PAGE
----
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Building lifelong friendships

Posted on: 13th November 2018 | Category: Principal's Blog

When the two sides of the Channel Tunnel were linked between the UK and France in 1994, the British tunnellers chose as their first item to pass through to their French counterparts a symbolic soft toy: Paddington Bear, the beloved children’s literature character. Paddington, who in Michael Bond’s stories, first arrives in England as a stowaway from Peru, is found by the Brown family at Paddington station, clutching his battered old suitcase and wearing a note around his neck: “Please look after this bear. Thank you.” A kind-hearted bear who is always polite, Paddington’s adventures have filled generations of readers with joy. For me, setting off  two years ago on my first international trip for Surval to Peru, I was reminded of the little bear that I’d loved as a child and struck by how his mantra  “If you are kind and polite, the world will be right” resonates strongly with our own values here at Surval.

Paddington’s story encapsulates the importance of acceptance; of welcoming strangers and newcomers; and of the long-reaching effects of little acts of kindness. As I packed my suitcases this October (I don’t travel quite as light as Paddington!) for my trip to Latin America, these were the values I was reflecting on; and, as I travelled to three different countries – Panama, Guatemala and Mexico – I was overwhelmed throughout by the warm welcome and generous hospitality that I received.

As we at Surval each paint our journey of this year, mine has been given new colour and texture thanks to my experiences in Mexico City and Monterrey, Panama City and Guatemala City. Each were very different; enjoying and celebrating their own cultures, arts and traditions, with different foods and menus reflecting their different landscapes. Yet the people of each place had in common a powerful sense of strong support for our school. My trip was filled with meeting former, current and prospective families; I visited and established important links with four International schools; and I had the pleasure of catching up with several Survaliennes, some of whose daughters are current students here.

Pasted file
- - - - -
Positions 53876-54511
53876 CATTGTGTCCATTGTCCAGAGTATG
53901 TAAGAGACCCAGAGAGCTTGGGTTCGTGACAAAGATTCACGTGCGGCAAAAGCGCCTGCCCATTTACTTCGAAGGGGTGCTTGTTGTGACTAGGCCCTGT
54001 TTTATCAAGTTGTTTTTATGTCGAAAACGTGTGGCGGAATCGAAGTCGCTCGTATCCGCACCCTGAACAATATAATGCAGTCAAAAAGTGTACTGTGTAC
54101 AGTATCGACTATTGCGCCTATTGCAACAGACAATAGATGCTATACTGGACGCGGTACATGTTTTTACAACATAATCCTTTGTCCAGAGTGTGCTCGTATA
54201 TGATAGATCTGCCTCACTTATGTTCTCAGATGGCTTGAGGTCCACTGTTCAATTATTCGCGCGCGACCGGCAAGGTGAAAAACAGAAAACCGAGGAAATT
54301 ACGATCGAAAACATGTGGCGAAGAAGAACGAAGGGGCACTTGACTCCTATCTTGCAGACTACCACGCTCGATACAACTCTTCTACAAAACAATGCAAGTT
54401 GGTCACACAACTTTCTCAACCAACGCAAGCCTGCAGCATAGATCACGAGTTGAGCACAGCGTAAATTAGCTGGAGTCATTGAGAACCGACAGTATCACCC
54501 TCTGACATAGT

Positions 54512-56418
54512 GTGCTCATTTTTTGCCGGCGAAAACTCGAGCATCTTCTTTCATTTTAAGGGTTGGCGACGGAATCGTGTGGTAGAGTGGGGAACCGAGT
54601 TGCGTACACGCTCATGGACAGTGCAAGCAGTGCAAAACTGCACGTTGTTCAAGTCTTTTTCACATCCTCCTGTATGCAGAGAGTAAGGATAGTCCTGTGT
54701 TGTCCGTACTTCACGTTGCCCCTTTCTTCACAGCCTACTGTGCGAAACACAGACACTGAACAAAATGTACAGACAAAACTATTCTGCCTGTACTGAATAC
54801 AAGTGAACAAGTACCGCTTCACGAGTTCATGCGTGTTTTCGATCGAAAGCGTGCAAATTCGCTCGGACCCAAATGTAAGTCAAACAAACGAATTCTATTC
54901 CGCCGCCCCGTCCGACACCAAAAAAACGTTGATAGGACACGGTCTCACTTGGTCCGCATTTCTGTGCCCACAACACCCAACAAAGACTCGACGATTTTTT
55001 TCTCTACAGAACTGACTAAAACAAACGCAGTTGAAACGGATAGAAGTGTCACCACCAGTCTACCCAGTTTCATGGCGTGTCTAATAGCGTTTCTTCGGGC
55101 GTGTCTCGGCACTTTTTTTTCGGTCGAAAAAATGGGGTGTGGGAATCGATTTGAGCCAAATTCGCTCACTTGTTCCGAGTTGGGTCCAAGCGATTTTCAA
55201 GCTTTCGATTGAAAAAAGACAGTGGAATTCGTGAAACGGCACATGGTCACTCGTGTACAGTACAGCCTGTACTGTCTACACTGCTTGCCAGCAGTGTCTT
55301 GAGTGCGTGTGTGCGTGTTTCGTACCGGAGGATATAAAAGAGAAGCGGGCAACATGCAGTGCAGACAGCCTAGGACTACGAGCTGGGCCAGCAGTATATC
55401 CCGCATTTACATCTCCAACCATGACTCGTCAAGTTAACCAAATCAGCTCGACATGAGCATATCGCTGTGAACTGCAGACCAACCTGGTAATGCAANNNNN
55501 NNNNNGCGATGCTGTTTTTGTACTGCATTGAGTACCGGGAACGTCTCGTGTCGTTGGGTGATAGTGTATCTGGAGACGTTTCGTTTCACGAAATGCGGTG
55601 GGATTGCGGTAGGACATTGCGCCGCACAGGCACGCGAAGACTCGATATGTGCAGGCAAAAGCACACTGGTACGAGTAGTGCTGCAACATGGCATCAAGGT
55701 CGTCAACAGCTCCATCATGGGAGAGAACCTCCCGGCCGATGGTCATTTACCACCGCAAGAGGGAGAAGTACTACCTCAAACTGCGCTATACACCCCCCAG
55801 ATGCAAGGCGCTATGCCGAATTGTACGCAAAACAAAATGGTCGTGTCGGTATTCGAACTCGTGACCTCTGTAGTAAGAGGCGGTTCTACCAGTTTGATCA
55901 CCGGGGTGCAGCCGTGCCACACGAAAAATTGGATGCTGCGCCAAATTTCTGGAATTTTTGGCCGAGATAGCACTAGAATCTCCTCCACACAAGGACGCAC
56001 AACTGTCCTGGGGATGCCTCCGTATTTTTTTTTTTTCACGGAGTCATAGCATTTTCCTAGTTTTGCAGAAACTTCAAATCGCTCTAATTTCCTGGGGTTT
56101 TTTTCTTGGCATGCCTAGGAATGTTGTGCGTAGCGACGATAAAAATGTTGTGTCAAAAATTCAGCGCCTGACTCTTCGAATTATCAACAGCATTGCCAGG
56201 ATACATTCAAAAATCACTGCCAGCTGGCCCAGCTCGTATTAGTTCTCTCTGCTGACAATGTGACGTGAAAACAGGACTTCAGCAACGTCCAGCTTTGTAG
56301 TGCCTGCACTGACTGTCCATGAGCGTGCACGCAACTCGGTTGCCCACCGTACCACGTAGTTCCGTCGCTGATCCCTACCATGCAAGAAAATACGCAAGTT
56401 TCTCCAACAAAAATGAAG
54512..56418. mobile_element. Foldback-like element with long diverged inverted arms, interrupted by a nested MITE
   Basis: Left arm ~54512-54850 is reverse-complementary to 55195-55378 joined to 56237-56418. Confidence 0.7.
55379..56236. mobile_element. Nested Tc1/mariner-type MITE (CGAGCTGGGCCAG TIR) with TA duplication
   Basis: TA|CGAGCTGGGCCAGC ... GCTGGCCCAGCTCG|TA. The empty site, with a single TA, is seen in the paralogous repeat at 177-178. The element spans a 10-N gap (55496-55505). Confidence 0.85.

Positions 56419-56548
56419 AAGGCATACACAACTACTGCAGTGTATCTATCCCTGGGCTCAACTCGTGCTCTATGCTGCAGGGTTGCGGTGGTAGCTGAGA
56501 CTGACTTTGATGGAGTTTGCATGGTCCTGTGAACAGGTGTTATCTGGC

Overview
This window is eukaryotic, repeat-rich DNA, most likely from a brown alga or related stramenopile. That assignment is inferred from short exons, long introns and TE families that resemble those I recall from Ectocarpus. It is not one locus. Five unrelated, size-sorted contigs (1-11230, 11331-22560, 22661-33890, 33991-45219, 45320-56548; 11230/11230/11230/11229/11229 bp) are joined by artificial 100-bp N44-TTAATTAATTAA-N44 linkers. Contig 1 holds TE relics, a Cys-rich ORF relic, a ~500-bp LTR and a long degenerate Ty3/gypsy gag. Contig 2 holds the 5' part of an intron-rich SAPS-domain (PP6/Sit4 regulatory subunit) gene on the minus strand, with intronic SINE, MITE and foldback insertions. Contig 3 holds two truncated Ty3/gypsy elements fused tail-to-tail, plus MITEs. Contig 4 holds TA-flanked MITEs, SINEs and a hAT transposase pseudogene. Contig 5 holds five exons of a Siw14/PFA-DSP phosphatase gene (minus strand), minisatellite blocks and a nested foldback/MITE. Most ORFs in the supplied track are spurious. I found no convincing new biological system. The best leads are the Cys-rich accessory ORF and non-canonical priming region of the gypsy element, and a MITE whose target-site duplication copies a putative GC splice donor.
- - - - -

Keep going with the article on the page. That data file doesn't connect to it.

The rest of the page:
One of the best parts of studying at an international school is the opportunity to forge friendships with students from around the world; our Surval girls inscribe “friends for life” in each other’s yearbooks at the end of the year, and on this trip, I bore witness again to the truth of such promises. I met with a fascinating lady who attended Surval forty years ago, who spoke with fondness of her memories of Surval and her lifelong friendship with a woman from Saudi Arabia, with whom she is still in close contact. Our international friendships were then toasted at the trip’s culmination – a wonderful Brunch in Monterrey, supported by both recently established and long-standing supporters and friends of our much-loved school.  It was fitting, therefore, to return to Switzerland, where the first snowfall had painted the mountains’ peaks a dazzling white, to hear of stories of friendship and fun on the school trip to Greece. “It was amazing discovering Greece with Surval,” wrote Laura (Grade 9, Kazakhstan) in her excellent article for the Student Blog: “We all grew closer as friends.”  

As the days grow shorter and the December examinations appear on the horizon, the girls’ friendships are invaluable support to them when thoughts turn to faraway homes or subject assessments. And whilst the Excellence Book is updated weekly with achievements from within the classroom, the girls are rewarded for their extra-curricular efforts too. I have been delighted to see the leadership shown in the organisation of the annual Halloween celebrations (in which our elegant teacher of Etiquette appeared together with her form class as Cruella de Vil and several of the 101 dalmatians); the ongoing commitment to charity demonstrated by the students who participated in Cartons du Coeur; and the influence of our Global Perspectives course brought to life in several Model United Nations events.

Each week, Rubi (Grade 9, Mexico) emails out three ‘Sustainability Tips’ from the School’s Sustainability Club to staff and students, and one of her tips last Friday again made me recall Paddington Bear. “The biggest mistake is to do nothing because you can only do little,” Rubi shared with us. The wisdom of the message inspired me to theme my next Assembly on the value of random acts of kindness; of helping others, whether strangers or friends, of “being kind and polite”, simply because we can – and, by doing so, helping to ensure that “the world will be right.” As the Channel Tunnel connected two countries who had a long and at times difficult relationship, and a bear who epitomises kindness and optimism was passed from the British to the French, I too look to the future with hope, and feel proud to be part of a school in which every day the friendships between students from around the world grow from strength to strength.


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